Fire: Nonmagical fire (including alchemist's fire) does not burn underwater. Spells or spell-like effects with the fire descriptor are ineffective underwater unless the caster makes a caster level check (DC 20 + spell level). If the check succeeds, the spell creates a bubble of steam instead of its usual fiery effect, but otherwise the spell works as described. A supernatural fire effect is ineffective underwater unless its description states otherwise. The surface of a body of water blocks line of effect for any fire spell. If the caster has made the caster level check to make the fire spell usable underwater, the surface still blocks the spell's line of effect.
Spellcasting Underwater: Casting spells while submerged can be difficult for those who cannot breathe underwater. A creature that cannot breathe water must make a concentration check (DC 15 + spell level) to cast a spell underwater (this is in addition to the caster level check to successfully cast a fire spell underwater). Creatures that can breathe water are unaffected and can cast spells normally. Some spells might function differently underwater, subject to GM discretion.
"The Bends" happens when gas bubbles appear in the bloodstream from rapid depressurizing. While within the range of depth tolerance, a creature does not have to worry about this effect; their body is well accustomed to changes in pressure in that range. However, if a creature becomes acclimated to a pressure that is much different than he is used to, and quickly ascends to shallower depths, this change in pressure can cause terrible effects. Plants, constructs, and undead are immune to the bends.
100 feet per minute is the maximum rate of ascension to avoid any ill effects. A character can rise 100 feet in one round without ill effects, so long as he doesn't raise another 100 feet for at least a minute. A character that rises more than 100 feet in a minute will take 1d4 Constitution damage per each additional 100 feet traveled in that minute.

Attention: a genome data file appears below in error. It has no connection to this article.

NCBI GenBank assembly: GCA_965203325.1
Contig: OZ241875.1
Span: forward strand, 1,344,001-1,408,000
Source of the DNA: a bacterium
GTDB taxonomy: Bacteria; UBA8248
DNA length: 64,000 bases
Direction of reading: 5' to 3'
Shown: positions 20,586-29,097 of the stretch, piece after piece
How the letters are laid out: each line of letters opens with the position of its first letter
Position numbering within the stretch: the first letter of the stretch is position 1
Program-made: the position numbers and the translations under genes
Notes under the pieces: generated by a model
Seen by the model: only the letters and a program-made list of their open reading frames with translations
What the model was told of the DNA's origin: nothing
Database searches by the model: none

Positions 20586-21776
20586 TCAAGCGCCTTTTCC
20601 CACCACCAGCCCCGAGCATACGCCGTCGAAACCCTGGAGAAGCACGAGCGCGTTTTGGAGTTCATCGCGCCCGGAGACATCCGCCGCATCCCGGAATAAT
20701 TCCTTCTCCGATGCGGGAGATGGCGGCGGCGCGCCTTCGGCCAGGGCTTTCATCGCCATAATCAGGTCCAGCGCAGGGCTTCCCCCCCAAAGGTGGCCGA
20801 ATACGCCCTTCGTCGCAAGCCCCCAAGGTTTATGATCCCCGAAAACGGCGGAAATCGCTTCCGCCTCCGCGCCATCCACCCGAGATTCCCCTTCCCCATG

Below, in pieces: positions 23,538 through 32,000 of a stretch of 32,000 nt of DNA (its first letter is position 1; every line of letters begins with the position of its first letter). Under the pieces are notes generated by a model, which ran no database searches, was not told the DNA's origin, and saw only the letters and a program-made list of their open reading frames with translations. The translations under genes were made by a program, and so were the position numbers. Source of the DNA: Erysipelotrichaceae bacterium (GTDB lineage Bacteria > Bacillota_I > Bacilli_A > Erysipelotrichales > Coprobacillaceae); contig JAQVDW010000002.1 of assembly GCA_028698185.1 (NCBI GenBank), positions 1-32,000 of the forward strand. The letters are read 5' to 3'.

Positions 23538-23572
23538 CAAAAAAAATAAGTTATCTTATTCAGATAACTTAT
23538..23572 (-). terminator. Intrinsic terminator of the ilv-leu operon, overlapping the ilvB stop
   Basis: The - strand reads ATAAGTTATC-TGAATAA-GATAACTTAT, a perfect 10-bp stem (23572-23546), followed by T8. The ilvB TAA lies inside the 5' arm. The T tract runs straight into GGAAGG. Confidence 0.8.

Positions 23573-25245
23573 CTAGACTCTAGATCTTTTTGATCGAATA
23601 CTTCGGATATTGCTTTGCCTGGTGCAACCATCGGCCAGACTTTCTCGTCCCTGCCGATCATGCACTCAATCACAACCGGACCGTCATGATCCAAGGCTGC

Water currents move at a particular speed in a particular direction. They can add to your speed if you wish to go in the same direction of the current, otherwise they subtract from your base speed. If the current is faster than a character’s base speed, he is swept away at a rate equal to the speed of the current minus any of his base speed that he wishes to sacrifice to the current, in the same way that this is done for buoyancy. For example, if a character enters a water current of speed 100 feet and his base speed is 60, he will be swept away for at least 40 feet per round for as long as he is in the current. Water currents that run vertically can affect buoyancy.
Unlike buoyancy, water currents have an immediate velocity with no acceleration. As soon as a character enters the stream, they are affected by the full speed of the current. Leaving a current is fairly simple; one makes their way to the edge of the current and swims out. Immediately upon entering or leaving a water current with a speed of 30 feet or greater, a character must make an Acrobatics skill check, with a DC equal to 10 + 1 for every 5 feet above 30 feet that the current is moving. Failure means that the character becomes disoriented (described later in this chapter).
Currents have 3 statistics; speed, direction, and diameter. The speed is the speed at which a character is swept away while in it. The direction is the direction in which the character is swept. The diameter is how wide and tall the current is, which could be anywhere from 5 feet to several miles.
Currents often change direction like a winding river.
Water currents can be both a hazard and a convenient means of transportation. Most are easily detectable by sound, sight, and touch. Often they are warmer or colder than their surroundings, depending on their point of origin. Generally, larger currents are slower moving and go very long distances, while smaller ones move quickly for short distances. The Cerulean Current, while is the largest and most significant current in the campaign setting originates from frigid arctic waters, moves fairly slow, and changes direction biannually.